Catholics feared telling on the priest as the scandal would lead to people endangering their souls by not going near them for their pardon.

The priest-psychotherapist, Richard Sipe, stated that sexual abuse based around the confessional was murder of the victim's soul. He says it ruins the victim's spiritual integrity forever. Cornwell certainly carries the pain of the encounter to this very day.

xvi - Church law since the early 1400's in the Memoraile Presbiterorum ordered that children near puberty must start confessing and go at least once a year.

The Church had decreed previously that those who have reached the age of discretion must confession at least once annually. The age of discretion is roughly the age of puberty.

In 1910, Pope Pius X made it law that children must now confess before puberty and first confession must start at 7. He considered it possible for a child that age to commit mortal sin so this led to children being warned about such sin and its consequences and thus innocent children were burdened with Catholic guilt. Cornwell notes that this law meant "exposure to sexual predators".

COMMENT: Cornwell errs in saying that young children were barred from confession before 1910. They didn't have to confess, they were not turned away and the rule to confess if they committed grave sin still applied.

Some say that most of the sexual abuse by priests, involved teenage boys. But a large percentage were abused before their teens and they were certainly groomed for years prior to the abuse. The Church always commanded that children in their teens have to confess at least once a year. If so, then it was exposing lots of children to the risk of abuse by its law.

A therapist for paedophile priests in the UK stated in Cornwell's book, ‘In all those cases of clerical abuse I dealt with, the sacrament of confession was used by the molester to discover vulnerability and groom candidates for abuse.’ It is true that confession led to many children being targeted for sexual abuse through confession.

xvii - Cornwell notes that the priest sits as judge over women and children and this is an unequal relationship. He says it is not an equal relationship where all parties voluntarily achieve reconciliation.

COMMENT: Confession is set up like erotic foreplay. A dominant male and another person are in a small place - the box. The inferior person has to share secrets with the male - even ones of a sexual nature.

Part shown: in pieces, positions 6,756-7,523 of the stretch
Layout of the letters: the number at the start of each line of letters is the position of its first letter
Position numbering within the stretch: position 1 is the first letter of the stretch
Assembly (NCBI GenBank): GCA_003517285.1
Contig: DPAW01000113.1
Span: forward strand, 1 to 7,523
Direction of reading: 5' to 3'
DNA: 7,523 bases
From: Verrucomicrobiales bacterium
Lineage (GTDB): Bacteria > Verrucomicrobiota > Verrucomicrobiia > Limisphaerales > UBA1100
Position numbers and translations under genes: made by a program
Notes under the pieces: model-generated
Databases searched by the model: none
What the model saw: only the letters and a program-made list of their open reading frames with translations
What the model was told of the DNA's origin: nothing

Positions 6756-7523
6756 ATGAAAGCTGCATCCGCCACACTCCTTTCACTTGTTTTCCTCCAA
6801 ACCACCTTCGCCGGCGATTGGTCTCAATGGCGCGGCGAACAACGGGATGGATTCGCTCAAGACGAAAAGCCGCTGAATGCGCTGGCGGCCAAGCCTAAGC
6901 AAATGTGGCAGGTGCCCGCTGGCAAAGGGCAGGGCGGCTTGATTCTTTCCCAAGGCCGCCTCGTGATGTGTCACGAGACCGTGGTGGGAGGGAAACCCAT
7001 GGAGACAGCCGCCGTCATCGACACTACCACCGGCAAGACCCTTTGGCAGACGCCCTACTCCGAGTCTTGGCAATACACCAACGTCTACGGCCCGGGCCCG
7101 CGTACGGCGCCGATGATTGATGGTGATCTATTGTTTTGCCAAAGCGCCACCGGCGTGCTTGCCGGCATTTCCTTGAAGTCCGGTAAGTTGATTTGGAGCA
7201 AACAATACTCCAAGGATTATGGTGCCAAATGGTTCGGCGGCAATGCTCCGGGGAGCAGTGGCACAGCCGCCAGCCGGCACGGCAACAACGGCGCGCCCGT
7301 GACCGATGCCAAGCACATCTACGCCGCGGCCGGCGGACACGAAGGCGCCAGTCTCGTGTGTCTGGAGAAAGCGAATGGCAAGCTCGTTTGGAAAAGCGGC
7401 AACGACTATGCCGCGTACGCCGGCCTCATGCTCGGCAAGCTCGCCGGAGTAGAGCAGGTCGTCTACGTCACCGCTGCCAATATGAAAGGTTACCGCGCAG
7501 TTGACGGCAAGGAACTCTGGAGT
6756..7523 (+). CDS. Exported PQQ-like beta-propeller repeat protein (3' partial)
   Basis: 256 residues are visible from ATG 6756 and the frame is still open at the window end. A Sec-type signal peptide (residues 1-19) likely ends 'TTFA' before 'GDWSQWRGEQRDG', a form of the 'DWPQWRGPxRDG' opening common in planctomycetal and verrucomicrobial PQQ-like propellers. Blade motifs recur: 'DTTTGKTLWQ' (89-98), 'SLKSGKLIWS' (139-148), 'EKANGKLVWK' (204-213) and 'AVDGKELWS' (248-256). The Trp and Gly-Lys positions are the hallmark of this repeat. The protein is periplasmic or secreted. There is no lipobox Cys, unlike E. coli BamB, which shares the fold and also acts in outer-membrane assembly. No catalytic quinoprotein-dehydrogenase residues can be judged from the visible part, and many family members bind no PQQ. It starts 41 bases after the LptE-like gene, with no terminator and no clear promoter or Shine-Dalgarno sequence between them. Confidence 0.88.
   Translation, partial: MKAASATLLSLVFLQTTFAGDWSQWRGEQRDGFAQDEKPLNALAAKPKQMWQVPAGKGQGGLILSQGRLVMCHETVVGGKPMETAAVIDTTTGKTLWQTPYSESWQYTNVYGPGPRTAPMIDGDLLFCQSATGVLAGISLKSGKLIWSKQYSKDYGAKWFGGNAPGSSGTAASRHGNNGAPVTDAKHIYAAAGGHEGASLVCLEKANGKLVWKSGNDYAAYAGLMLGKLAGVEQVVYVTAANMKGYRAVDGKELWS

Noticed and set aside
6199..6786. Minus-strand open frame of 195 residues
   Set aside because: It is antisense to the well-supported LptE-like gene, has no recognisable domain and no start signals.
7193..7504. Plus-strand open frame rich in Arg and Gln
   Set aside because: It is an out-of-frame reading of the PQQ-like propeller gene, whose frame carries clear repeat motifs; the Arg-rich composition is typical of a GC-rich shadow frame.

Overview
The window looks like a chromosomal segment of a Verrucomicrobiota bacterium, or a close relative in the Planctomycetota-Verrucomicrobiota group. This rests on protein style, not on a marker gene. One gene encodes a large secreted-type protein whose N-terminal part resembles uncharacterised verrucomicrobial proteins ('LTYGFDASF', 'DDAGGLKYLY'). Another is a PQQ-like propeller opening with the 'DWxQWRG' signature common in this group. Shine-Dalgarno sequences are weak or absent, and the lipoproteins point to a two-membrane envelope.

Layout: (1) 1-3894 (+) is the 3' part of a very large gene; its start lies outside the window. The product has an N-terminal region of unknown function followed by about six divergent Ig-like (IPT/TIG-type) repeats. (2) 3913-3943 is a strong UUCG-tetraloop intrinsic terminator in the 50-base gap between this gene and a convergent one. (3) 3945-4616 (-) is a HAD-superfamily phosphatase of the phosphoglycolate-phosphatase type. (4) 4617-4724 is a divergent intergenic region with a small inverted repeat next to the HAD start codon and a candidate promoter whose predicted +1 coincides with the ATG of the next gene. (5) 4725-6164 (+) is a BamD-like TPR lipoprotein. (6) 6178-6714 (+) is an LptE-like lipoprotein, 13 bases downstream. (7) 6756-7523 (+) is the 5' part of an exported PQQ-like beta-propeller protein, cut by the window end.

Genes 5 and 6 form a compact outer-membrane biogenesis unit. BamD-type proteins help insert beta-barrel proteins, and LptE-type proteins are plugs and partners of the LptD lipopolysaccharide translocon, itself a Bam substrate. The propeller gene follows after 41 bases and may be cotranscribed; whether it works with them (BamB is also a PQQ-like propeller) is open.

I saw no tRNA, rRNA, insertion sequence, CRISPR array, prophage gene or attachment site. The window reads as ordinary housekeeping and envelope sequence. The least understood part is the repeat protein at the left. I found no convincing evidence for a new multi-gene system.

The relationship created in confession governs other relationships with the child such as taking her or him on retreats or for trips etc.

The relationship between priest and penitent is dangerous for it gives the priest undue influence over the person. The priest can project his own problems with sexuality on to the penitent. The priest will feel like a freak for hating sex and will naturally want others to feel that way too in order for himself to feel more normal. The priest can and try to direct the penitent's sexuality in an unhealthy direction where they feel loathing for it and fear of it. They are told to fear God's eternal wrath for their sins. Mad stuff!

Page 71, an ex-priest called Achilli was slandered by John Henry Newman in a bid to discredit his mission to expose the evils of the Roman Catholic confessional. Achilli took legal proceedings against Newman for criminal libel. Newman was found guilty. The Church claimed that Cardinal Wiseman had the proof that Newman was innocent but it vanished.

COMMENT: How convenient!

Page 73-75, The ideal confessor in Catholic opinion was the Cure d'Ars, St John Mary Vianney. Benedict XVI made him Patron of the Year of the Priesthood in 2011. He spent 14 hours a day hearing confessions. The members of his parish confessed very often as a result of his influence over them.

COMMENT: But Vianney was seriously mentally disturbed as he had his orchard razed as children would steal apples from it and commit sin. He went to great lengths to prevent others sinning. Vianney was made Patron of the Year of Priesthood in 2011 by Pope Benedict XVI. Should a religion that has saints like that be allowed access to a child's inner feelings and mind?

xx - Father Thomas Beales who would not leave the sinking Titanic for some people wanted confession and absolution and other priest who risked their lives to give the sacrament are applauded for their compassion.